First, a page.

Valve’s Steam Controller is a real marvel. The device is extremely customizable and allows users to play just about any game with it, whether it’s controlling as a standard Xinput device or as a emulated keyboard and mouse. One of the biggest problems a lot of people have with the Steam Controller is getting it to play games and to work with software that is not native to Steam, such as Uplay games, Origin titles, and games from GOG.com.
Thankfully, Valve recently updated the Steam Controller to work outside of Big Picture Mode, this enables gamers to basically add any executable to Steam and use the controller with the program, without being in Big Picture Mode.
Now first up you can modify the sensitivity, functionality and the control type for your Steam Controller for use outside of Steam itself by pressing on the Steam Home button at the center of the controller. This should open up Steam; press the Home button again to go into Big Picture Mode. From here, use the analog stick to move the cursor over to the Settings tab at the top of the screen and then proceed to click on the Steam Controller configuration settings for the desktop.
You can modify the sensitivity and functionality of the right haptic pad – which is usually used to emulate the mouse on the main Windows screen – by clicking on it and changing its functionality. If you prefer trackball you can use that, but if you want to use the right haptic pad as a touchpad mouse, you can simply turn off the trackball feature, go into the advance settings and turn on mouse smoothing, and slightly lower the sensitivity. This will practically give the haptic pad the usability of a touchpad.
The general options menu in the Big Picture Mode applies to the general usage of the Steam Controller outside of Steam. So use those settings for things like utilizing the controller in place of a mouse or playing browser-based games.
Next up, if you want to use the Steam Controller for non-native Steam games simply open up Steam, click on the top of the toolbar where it says “Games” and click on “Add A Non-Steam Game To My Library”.
In that particular example it’s Screamer 2 from GOG Galaxy. Unfortunately one of the coolest racing games from back in the late 1990s isn’t available on Steam. However, you can add it from GOG Galaxy to your Steam library.
Once you click “Add Selected Programs” you can then scroll down to that game – in this case, Brutal DOOM, since it’s also not natively supported in Steam – and right click on the game and there should be an option to “Edit Steam Controller Configuration”, assuming your controller is turned on.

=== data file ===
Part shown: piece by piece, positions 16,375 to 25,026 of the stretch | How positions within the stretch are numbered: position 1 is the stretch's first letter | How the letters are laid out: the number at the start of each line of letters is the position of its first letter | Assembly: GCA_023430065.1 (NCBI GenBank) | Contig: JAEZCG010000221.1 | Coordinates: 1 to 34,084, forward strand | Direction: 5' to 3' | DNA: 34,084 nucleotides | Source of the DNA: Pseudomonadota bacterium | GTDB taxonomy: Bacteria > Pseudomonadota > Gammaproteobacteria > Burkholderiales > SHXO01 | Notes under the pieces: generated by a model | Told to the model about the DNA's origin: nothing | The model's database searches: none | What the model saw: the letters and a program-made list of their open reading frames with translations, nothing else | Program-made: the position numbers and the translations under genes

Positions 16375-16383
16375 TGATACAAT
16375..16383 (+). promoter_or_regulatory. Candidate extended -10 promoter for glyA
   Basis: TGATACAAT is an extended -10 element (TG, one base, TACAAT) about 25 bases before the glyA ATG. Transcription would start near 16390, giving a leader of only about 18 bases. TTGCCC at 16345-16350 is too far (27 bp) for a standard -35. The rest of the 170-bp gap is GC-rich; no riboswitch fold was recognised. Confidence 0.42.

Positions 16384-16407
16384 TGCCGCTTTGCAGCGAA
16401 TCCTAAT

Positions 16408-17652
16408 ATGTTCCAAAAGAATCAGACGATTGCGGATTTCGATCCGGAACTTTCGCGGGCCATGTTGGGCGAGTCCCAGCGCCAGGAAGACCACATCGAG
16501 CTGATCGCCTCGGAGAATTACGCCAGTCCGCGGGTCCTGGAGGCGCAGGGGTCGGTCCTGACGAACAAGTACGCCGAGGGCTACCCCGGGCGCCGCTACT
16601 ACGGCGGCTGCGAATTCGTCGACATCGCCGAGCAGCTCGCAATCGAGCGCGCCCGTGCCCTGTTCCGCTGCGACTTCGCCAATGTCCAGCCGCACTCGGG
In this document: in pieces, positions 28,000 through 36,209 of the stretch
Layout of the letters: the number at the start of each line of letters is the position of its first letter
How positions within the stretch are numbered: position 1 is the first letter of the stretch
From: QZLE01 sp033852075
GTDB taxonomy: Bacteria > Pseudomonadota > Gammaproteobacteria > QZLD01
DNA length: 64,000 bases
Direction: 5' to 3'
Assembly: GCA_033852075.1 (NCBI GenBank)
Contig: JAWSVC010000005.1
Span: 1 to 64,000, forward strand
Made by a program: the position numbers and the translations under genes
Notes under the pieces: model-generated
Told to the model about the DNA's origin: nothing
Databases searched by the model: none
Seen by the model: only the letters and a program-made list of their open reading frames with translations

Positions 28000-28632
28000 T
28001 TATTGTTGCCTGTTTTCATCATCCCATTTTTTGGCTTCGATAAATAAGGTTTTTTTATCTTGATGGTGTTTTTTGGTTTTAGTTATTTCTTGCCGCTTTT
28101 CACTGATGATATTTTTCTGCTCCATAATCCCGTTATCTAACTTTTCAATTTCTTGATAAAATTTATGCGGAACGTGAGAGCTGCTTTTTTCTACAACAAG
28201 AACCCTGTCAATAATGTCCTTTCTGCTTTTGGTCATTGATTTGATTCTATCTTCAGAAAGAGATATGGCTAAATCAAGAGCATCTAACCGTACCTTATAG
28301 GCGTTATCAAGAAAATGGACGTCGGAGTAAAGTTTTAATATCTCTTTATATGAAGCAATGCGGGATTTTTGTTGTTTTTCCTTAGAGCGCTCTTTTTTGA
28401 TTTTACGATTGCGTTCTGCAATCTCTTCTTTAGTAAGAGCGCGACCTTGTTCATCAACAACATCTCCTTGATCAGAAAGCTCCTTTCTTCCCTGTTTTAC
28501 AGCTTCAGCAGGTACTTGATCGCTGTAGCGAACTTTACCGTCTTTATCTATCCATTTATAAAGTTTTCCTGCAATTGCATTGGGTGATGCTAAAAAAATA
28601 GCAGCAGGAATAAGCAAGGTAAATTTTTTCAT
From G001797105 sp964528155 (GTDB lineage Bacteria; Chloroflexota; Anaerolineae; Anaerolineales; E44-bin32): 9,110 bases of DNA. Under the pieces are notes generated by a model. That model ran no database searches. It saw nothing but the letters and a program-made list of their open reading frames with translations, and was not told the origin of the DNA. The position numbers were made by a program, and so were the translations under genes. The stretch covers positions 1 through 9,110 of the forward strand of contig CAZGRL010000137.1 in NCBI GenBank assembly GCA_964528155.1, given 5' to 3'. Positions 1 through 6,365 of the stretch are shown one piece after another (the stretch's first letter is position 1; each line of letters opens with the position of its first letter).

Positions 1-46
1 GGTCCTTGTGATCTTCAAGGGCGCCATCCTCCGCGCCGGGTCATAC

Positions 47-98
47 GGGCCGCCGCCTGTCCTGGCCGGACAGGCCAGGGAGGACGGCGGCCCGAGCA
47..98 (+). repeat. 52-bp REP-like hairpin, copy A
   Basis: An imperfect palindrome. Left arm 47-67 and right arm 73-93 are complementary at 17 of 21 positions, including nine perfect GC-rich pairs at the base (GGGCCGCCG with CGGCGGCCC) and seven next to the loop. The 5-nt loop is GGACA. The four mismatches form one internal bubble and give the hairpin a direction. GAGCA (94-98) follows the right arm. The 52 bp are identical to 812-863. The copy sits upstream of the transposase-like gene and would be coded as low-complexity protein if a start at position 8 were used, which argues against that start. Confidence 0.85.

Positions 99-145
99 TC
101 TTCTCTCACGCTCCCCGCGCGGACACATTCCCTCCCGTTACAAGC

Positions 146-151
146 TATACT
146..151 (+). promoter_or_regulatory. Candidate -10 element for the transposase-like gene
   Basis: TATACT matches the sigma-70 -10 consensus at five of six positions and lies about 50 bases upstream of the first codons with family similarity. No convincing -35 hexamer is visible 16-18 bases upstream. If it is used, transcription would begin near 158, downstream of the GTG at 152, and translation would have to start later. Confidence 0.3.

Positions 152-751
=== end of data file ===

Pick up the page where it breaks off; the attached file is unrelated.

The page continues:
From there you can customize the button layout, the haptic pad setup and the trigger and button setup. If the game supports native Xinput devices you won’t have to do much as the game will pick up the Steam Controller as an Xbox One or Xbox 360 controller, which is very useful, sort of like with older games such as Bully or GTA: San Andreas.
If a game is so old that it cannot detect the controller automatically as an Xinput device, you can assign the Steam Controller basic keyboard and mouse functionality so that it can still emulate the basic PC controls in a non-Steam game, sort of like how it’s setup in the image below for Streets of Rage Remake.
The controller is exceptionally versatile and if you want it to simply emulate a mouse, you can. If you want it to emulate a trackball, you can. If you want it to emulate a touchpad, you can. The options are practically endless and there is a deep amount of customization available so no matter new or old the game is, you can simply add non-Steam games to your library, turn on the controller, click on the edit the configuration option, and proceed to setup the Steam Controller however you like.
The biggest issue I’ve had with the controller is simply that the face buttons are too low on the controller and too small. Otherwise it’s almost better than the Xbox One Elite Controller.
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